The service charge should also cover administration and coordination costs. In short, your overhead. Consider the owner and all other administrative staff’s salaries. You also want to factor in the cost of rent, marketing, equipment, utilities like electricity and gas, vehicle fuel and maintenance, internet and phone bills, insurance and taxes. Find your average monthly overhead.

Now consider how many jobs you do per month. You need to split your monthly overhead between these jobs.

  • For example, if your monthly overhead is $5,000 and you do 10 jobs a month, you need to charge $500 extra per job to cover your overhead.

Finally, you need to factor in your profit margin. You can add a flat fee or factor in a percentage, like 25 percent.

Draper’s Catering estimates that the total service charge should be $5.50 to $9 per person.

Sometimes you may need to be flexible to accommodate the client’s budget, but you should certainly always be making profit from each job. Don’t drive down your prices to compete otherwise you’ll hurt your cash flow as well as your chances of surviving over the long term.

7. Find Your Total

Add together your food costs, labor, rentals, bar services, service fee and taxes to find the total price to quote your client.

Draper’s Catering estimates the following per person rates:

  • Hors d’oeuvres: $26 to $36
  • Buffet dinner: $26 to $37
  • Plated dinner: $31 to $42
  • Stations: $14 to $18

Pocket Planner is an app that has a free catering pricing calculator in case you want a quick way to provide a preliminary estimate for a client. You can also download this catering pricing template to calculate food costs and gross profit.

People also ask:

How Much Does a Caterer Make per Hour?

Caterers typically make from $8.72 to $25 per hour, with the average being $15.25 per hour, according to Sokanu. Top end caterers make $25 per hour while those just starting out typically make about $8.72 per hour. The average hourly rate is highest in New York and California, at $17.46 and $17.41 respectively.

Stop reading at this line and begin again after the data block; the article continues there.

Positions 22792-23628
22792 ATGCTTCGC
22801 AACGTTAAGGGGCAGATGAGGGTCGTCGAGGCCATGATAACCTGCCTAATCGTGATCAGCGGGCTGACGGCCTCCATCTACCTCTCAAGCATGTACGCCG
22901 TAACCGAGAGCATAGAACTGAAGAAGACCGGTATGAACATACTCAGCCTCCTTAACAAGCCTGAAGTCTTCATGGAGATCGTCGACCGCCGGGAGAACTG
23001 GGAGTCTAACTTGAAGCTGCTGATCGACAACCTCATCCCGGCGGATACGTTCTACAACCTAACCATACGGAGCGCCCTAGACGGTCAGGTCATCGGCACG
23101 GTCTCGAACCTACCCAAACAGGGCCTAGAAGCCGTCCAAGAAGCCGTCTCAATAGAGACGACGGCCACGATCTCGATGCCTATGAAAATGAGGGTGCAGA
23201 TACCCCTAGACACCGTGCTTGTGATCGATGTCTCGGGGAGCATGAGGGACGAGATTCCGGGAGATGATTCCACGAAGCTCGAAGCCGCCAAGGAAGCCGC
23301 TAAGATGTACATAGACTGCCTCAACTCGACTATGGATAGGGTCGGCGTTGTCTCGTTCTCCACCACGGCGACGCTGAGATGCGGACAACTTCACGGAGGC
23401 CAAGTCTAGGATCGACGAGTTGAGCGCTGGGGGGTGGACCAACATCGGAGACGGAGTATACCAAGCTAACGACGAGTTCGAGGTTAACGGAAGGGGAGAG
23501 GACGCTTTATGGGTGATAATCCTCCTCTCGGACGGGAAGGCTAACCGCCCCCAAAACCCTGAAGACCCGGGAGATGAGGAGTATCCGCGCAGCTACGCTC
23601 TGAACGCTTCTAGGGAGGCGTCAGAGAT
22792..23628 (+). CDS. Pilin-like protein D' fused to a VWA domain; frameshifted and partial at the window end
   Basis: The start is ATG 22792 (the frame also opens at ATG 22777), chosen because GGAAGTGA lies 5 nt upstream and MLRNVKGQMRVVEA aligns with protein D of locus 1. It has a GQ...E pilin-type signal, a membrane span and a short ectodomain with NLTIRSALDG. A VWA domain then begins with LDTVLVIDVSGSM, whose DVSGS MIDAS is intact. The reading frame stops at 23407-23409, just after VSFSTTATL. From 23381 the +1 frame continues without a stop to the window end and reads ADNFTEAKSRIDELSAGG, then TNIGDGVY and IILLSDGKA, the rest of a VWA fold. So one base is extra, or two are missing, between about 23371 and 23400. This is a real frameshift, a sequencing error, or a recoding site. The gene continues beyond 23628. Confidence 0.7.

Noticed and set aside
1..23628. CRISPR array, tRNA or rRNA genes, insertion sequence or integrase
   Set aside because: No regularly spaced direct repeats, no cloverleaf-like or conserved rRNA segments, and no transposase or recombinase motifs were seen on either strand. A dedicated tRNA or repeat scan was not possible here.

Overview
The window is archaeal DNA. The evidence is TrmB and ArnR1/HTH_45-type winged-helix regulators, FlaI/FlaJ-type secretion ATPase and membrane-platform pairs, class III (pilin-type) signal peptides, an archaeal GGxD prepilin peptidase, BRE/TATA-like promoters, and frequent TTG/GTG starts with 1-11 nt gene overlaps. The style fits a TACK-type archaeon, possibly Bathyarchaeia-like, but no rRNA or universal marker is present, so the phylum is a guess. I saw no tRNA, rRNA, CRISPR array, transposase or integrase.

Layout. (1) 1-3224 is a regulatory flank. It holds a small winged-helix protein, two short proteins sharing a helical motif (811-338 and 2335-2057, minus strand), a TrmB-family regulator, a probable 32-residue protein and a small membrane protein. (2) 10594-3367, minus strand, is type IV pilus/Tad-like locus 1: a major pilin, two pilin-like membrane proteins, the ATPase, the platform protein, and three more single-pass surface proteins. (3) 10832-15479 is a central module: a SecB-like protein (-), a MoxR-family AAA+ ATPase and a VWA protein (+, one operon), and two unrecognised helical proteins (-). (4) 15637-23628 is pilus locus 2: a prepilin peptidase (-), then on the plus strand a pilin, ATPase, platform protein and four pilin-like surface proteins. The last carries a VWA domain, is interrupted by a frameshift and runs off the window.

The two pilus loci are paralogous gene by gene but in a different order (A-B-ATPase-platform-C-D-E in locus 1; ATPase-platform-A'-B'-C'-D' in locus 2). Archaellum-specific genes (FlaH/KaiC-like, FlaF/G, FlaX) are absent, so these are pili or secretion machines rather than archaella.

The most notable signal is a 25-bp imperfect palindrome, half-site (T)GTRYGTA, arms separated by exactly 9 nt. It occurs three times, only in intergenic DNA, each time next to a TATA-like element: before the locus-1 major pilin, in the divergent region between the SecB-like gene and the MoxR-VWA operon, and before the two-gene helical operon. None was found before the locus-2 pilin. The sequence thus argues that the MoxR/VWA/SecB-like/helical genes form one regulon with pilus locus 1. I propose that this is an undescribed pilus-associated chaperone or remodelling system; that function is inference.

How Do You Calculate Food Cost per Person?

First, cost out how much your ingredients are going to be and find out how many guests are attending. Divide the total ingredient costs by the number of guests.

It’s easier to price this out if you’re doing a plated dinner, as you’ll typically be serving four to six ounces of meat, two side dishes, an appetizer and dessert per person. Remember, children will only eat half as much as adults.

Here are some ballpark numbers for a buffet or other type of service:

  • Appetizers: Six to eight pieces per person per hour
  • Main dishes: 6 to 8 ounces per person
  • Side dishes (3 total): 4 to 6 ounces
  • Salad: 1 cup per person
  • Bread and rolls: 1 to 2 per guest
  • Fruit: 1 cup per person

What Is the Average Cost of a Wedding Catering Buffet?

The average cost of a wedding catering buffet in the U.S. is $4,000, with a range from $1,800 to $7,700, according to Wedding Wire. That said, the cost can go as low as $400 and as high as $13,000 and up.

What Is the Average Catering Cost per Person for a Wedding?

The average wedding catering cost per person for a wedding in the U.S. is $85 per person, according to the Bridal Association of America. This figure is based upon a wedding with 150 guests (the average) and includes food and food service, drinks and drink service and cake and cake cutting fees.

The price goes down for less involved events. A wedding with an hors d’oeuvres reception or buffet with no cocktail hour and a limited bar would cost about $30 to $70 per person.

Add a cocktail hour, a sit-down dinner and open bar and you’re looking at $125 to $300 per person.

Keep in mind that catering in large cities, the Northeast and the West Coast cost about 30 percent more.